The purpose of this appendix is to define the Pareto alpha between two pieces of information (expected excess frequencies and/or expected losses of layers) more rigorously than in Sect. 3, and to prove existence and uniqueness. Moreover, we prove a technical lemma that is needed in Example 3.

Let \(0<t\le t_1<t_2\) and let \(f_1> f_2\) be the expected frequencies in excess of \(t_1\) and \(t_2\), respectively. Then we have

$$\begin{aligned} \frac{1-F_{t,\alpha }(t_2)}{1-F_{t,\alpha }(t_1)}=\frac{f_2}{f_1} \quad \Longleftrightarrow \quad \alpha =\frac{\log (f_2/f_1)}{\log (t_1/t_2)}. \end{aligned}$$

Definition 5

In this situation, we say that

$$\begin{aligned} \alpha =\frac{\log (f_2/f_1)}{\log (t_1/t_2)} \end{aligned}$$

is the Pareto alpha between \((t_1,f_1)\) and \((t_2,f_2)\).

Let \(\alpha \) be the Pareto alpha between \((t_1,f_1)\) and \((t_2,f_2)\) and let \(S=\sum _{n=1}^NX_n\) be a collective risk model with claim sizes \(X_n\sim {\text {Pareto}}(t,\alpha )\). Then the expected frequency in excess of \(t_i\) is given by \({\text {E}}(N)\cdot (1-F_{t,\alpha }(t_i))\), i.e. the model has the expected frequency \(f_1\) in excess of \(t_1\) if and only if the expected frequency in excess of \(t_2\) equals \(f_2\).

Lemma 4

Let \(0<t\le a< b<+\infty \). Let \(c:=b-a\) and let \(f>0\) be the expected frequency in excess of t. Then the map

$$\begin{aligned} \Psi ^{(t,f)}_{c{\text {xs}}a}:(0,+\infty )\rightarrow (0,f\cdot c),\quad \alpha \mapsto f\cdot I_{t,\alpha }(a,b) \end{aligned}$$

is a strictly decreasing homeomorphism. In case of an unlimited layer \(+\infty \) xs a we have a strictly decreasing homeomorphism

$$\begin{aligned} \Psi ^{(t,f)}_{+\infty {\text {xs}}a}:(1,+\infty )\rightarrow (0,+\infty ),\quad \alpha \mapsto f\cdot I_{t,\alpha }(a,+\infty ). \end{aligned}$$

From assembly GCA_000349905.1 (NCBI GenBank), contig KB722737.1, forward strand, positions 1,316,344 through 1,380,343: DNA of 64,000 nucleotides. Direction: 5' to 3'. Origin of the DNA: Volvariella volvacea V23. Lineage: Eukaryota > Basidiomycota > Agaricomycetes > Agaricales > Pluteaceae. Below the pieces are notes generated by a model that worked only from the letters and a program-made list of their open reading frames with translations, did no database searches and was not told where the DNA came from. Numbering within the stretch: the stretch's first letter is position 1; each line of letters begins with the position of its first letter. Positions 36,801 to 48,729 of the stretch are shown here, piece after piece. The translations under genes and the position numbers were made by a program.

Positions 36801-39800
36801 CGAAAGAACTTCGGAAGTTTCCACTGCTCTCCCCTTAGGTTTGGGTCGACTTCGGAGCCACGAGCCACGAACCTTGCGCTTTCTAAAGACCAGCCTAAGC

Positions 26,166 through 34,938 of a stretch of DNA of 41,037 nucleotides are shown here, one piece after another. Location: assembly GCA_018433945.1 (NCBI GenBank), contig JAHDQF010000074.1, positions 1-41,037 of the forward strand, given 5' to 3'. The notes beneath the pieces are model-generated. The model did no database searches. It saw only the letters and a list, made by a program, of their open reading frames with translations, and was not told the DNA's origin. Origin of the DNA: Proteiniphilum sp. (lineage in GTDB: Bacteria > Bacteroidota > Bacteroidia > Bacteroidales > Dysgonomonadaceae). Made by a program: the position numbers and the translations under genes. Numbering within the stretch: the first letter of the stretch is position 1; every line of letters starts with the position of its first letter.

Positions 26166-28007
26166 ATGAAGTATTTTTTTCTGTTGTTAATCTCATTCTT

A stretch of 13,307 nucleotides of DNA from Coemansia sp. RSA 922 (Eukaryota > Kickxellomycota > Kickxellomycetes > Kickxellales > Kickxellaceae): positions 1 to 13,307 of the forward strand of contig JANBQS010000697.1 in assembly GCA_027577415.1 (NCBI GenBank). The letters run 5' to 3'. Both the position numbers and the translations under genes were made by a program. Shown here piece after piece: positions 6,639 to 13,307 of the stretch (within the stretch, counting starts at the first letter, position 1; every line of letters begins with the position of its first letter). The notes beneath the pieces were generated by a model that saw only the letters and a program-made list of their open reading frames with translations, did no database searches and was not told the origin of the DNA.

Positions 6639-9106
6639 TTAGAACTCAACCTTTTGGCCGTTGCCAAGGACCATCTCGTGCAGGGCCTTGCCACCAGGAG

Proof

We only consider the case of a limited layer. The proof for unlimited layers is similar. Since

$$\begin{aligned} (0,+\infty )\rightarrow [0,1],\quad \alpha \mapsto 1-F_{t,\alpha }(x)=\left( \frac{t}{x}\right) ^\alpha \end{aligned}$$

is strictly decreasing for all \(x\in (a,b)\), the map

$$\begin{aligned} \Psi ^{(t,f)}_{c{\text {xs}}a}(\alpha )=f\cdot \int _a^b (1-F_{t,\alpha }(x)) \, dx \end{aligned}$$

is strictly decreasing, too. We have

$$\begin{aligned} \lim _{\alpha \rightarrow 0}\Psi ^{(t,f)}_{c{\text {xs}}a}(\alpha ) = f\cdot (b-a) \quad \text { and }\quad \lim _{\alpha \rightarrow +\infty }\Psi ^{(t,f)}_{c{\text {xs}}a}(\alpha )=0, \end{aligned}$$

i.e. \(\Psi ^{(t,f)}_{c{\text {xs}}a}\) is surjective. Moreover, \(\Psi ^{(t,f)}_{c{\text {xs}}a}\) is continuous and consequently \(\Psi ^{(t,f)}_{c{\text {xs}}a}\) is a homeomorphism. \(\square \)

In the proof of Lemma 4 we have used the fact that a bijective, strictly monotonic and continuous function \(f:I\rightarrow J\subset \mathbb {R}\), where I is an open interval, is always a homeomorphism, i.e. the inverse \(f^{-1}\) is continuous as well. We will also use this fact in the proofs below.

Definition 6

Let \(0<t\le a<b\le +\infty \) and \(c:=b-a\). Let e denote the expected loss of the layer c xs a and let f be the expected frequency in excess of t. If \(0<e< f\cdot c\) then